Protesters targeted multiple spots on Toronto’s commuter rail network Tuesday evening, bringing into the country’s biggest city the sort of anti-pipeline disruptions that have been happening nationally for weeks. And some of those responsible for one of the blockades, in Hamilton, say they will be back.
The regional transit agency Metrolinx said that disruptions took place on or near three separate rail lines in Toronto. One incident ended relatively quickly and trains were put on a detour to bypass another. A third was being watched by staff to see whether it would be necessary to adjust service.
Although short-lived, the blockades highlighted the vulnerability of mass transit to protest. At the busiest time for commuters, trains were cancelled or turned back, buses were put on to try to bridge gaps in service and extended delays affected tens of thousands of people.
The disruptions had a major spillover effect at Union Station, in downtown Toronto, the country’s busiest transit hub and a terminus for all GO train routes. Through the early part of rush hour, hordes of commuters were waiting to see how or if they could get home and Metrolinx temporarily encouraged people to stop arriving.
The protests were restricted to the GO Transit commuter rail system, which carries over 200,000 people daily. A spokesman for the local Toronto Transit Commission, which serves about eight times as many people, said shortly after 5 p.m. that there were no incidents affecting their service.
The Hamilton blockade was erected in response to the Ontario Provincial Police arresting protesters and dismantling a blockade in Tyendinaga Mohawk Territory, near Belleville.
That Tyendinaga protest was in support of some Wet’suwet’en hereditary chiefs who oppose the passage of the $6.6-billion Coastal GasLink natural gas pipeline through their traditional territory in northern B.C. The Tyendinaga protesters had demanded the RCMP leave Wet’suwet’en territory.
Just a short time before they ended a 24-hour rail blockade that shut down train service in and out of Hamilton, protesters hinted that this would not be the last of their efforts.
“If we‘re leaving, we’re leaving on a strong note – not in defeat,” Trish Mills, a well-known Hamilton anarchist who acted as spokesperson for the protesters, said around 3:30 p.m. Tuesday. “We’re coming back.”
Her group had set up camp just as rush hour began Monday on the tracks at the Bayview Junction, a critical part of the Chicago-to-Toronto corridor, sharing service with freight trains as well as Amtrak, Via and GO trains.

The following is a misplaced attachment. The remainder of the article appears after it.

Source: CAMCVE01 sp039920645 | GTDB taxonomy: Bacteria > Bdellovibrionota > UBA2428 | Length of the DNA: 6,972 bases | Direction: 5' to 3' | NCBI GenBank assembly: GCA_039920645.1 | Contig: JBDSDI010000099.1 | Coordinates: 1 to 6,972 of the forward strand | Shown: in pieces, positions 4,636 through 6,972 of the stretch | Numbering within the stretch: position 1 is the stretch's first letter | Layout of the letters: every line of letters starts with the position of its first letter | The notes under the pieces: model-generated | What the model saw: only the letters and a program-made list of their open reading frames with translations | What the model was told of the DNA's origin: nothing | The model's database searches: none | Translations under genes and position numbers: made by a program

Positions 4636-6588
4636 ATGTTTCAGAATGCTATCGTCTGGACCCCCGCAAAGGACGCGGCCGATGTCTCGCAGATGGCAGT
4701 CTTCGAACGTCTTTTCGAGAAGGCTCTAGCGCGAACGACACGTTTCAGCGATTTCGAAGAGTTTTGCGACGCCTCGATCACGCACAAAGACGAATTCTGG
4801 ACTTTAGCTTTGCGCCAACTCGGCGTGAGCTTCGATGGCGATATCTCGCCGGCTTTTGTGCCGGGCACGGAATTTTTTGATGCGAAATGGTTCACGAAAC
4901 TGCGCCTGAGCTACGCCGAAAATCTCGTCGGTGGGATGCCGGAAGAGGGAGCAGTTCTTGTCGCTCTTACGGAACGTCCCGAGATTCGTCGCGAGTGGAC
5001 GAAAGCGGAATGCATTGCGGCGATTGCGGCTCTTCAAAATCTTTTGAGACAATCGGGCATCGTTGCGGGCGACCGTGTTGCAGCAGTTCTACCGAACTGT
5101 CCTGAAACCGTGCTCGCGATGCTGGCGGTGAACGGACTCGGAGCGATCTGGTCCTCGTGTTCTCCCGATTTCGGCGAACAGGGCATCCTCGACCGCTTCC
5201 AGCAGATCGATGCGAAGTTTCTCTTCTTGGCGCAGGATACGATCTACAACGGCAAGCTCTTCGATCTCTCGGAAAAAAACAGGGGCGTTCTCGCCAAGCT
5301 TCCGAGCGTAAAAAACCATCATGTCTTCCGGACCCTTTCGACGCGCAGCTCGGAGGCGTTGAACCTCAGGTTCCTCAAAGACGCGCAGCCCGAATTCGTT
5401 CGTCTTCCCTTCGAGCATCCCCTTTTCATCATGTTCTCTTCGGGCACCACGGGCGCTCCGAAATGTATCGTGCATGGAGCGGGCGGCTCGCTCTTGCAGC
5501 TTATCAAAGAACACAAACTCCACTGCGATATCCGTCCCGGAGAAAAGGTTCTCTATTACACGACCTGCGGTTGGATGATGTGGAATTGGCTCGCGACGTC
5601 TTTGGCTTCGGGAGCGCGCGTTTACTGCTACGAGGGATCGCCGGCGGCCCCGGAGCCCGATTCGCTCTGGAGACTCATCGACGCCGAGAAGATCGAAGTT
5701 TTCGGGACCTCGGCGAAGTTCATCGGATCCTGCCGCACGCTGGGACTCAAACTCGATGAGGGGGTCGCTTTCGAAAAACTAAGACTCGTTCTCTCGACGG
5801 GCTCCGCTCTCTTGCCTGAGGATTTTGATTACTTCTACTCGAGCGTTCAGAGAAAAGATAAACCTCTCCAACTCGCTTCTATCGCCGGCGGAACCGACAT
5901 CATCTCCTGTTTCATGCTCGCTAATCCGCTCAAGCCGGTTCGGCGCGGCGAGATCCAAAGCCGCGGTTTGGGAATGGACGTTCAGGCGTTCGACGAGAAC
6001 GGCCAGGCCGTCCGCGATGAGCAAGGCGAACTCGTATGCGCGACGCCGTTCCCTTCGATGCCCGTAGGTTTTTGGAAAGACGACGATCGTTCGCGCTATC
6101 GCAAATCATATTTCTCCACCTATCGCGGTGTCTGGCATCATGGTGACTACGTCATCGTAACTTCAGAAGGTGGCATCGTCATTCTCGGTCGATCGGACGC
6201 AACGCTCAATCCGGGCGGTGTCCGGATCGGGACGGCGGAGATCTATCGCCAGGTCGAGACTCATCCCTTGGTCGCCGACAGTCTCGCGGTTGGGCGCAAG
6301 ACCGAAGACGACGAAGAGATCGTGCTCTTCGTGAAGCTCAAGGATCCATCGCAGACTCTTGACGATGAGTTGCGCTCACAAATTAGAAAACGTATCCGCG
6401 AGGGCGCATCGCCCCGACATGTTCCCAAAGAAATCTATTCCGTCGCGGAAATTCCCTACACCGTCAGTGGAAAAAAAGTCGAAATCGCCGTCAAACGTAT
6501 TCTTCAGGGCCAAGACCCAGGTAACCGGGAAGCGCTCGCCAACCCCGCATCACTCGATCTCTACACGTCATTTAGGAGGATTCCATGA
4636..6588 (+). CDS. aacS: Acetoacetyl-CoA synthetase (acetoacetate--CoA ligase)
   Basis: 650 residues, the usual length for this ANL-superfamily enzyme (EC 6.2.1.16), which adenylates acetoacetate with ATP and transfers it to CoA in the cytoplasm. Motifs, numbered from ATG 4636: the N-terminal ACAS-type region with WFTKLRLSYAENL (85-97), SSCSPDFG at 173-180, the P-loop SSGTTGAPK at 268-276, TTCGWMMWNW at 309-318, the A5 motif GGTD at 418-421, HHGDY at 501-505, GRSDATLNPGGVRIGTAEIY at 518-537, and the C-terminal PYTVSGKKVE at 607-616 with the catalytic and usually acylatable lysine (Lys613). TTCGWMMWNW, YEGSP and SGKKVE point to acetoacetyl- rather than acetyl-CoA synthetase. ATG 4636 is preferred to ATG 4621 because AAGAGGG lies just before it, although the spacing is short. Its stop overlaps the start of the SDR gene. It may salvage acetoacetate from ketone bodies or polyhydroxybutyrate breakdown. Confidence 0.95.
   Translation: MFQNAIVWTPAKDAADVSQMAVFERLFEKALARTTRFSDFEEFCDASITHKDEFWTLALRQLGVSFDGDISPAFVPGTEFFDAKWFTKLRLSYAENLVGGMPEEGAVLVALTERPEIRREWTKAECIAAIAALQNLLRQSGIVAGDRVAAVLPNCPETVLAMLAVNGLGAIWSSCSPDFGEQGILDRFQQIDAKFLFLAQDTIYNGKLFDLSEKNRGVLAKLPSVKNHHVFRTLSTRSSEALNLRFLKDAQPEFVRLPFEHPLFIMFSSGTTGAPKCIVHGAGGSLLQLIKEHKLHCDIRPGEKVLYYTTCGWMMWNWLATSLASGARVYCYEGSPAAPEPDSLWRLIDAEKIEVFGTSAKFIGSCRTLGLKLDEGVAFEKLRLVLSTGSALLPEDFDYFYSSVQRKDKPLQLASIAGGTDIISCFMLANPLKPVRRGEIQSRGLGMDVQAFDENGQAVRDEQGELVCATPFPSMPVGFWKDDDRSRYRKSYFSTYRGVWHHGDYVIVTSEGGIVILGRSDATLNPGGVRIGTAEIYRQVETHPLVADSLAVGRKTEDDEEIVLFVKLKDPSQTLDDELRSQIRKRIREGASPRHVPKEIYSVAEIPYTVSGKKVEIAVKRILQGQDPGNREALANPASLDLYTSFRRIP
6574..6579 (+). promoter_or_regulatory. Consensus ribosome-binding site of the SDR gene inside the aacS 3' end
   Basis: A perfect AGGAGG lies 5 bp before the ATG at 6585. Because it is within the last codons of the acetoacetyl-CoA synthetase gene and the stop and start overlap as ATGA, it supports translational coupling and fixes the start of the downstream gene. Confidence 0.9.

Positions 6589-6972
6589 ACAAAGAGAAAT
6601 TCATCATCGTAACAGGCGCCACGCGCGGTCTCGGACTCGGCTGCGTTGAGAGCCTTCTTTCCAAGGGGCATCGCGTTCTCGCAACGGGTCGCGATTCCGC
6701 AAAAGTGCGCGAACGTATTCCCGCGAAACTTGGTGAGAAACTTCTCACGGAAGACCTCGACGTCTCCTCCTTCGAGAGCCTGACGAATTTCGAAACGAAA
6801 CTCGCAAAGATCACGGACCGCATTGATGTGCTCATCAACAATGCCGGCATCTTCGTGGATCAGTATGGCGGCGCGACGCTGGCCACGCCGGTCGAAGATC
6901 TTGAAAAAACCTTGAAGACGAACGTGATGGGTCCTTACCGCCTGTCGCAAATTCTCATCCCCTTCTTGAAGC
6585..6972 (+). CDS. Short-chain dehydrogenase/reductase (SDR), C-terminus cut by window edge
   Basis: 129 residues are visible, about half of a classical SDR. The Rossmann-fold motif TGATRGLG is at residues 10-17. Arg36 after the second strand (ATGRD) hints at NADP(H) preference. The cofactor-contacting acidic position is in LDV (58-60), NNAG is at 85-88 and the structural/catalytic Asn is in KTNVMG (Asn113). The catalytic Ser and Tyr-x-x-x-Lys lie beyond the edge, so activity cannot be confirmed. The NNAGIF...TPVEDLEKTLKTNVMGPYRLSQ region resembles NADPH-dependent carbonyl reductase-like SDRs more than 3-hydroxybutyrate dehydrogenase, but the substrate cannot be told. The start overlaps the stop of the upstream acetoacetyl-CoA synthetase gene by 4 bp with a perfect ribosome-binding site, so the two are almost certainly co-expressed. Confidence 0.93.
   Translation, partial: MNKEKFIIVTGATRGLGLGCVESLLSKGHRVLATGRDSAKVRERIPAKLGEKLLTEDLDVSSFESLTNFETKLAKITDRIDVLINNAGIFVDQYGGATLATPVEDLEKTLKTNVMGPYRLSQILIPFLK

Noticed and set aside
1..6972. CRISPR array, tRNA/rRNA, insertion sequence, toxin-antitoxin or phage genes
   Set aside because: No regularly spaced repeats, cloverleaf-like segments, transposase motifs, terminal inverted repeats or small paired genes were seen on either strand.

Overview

Ms. Mills said Tuesday that her group was “mostly settler folks” who felt a responsibility to “be accountable” and stand up for Indigenous rights.
“Petitions, rallies in the street ... it’s not working. What is working, what is creating a lot of pressure, are these economic disruptions and actions,” she told The Globe in an interview around 3:20 p.m. Tuesday. “This isn’t about a pipeline, this is about Indigenous rights and Indigenous lives.”
Shortly after 5 p.m., they did.
Hamilton Police and CN staff remained on scene Tuesday evening to clear the remnants of the blockade. Metrolinx spokesperson Scott Money said Tuesday night that CN staff were checking the integrity of the tracks because the encampment had included several small campfires.
He could not say for certain whether GO train service would resume in Hamilton Wednesday morning, but said updates would be provided online as soon as possible.
A disruption of the Lakeshore East GO line around Guildwood station, in the city’s east end, ended before long, though Metrolinx said it would take some time for regular service to resume. Passenger back-ups were similarly projected to take time to clear on the Milton Line, where trains began running on a detour route after a protest site was established near Kipling station.
Trains on the Barrie line, meanwhile, were passing a disruption on the nearby CP tracks, a situation the transit agency was monitoring closely.
In recent years Metrolinx has made greater efforts to restrict access to its train tracks, as both a safety and security measure. But the network remains largely open, easily entered via level crossings or at stations.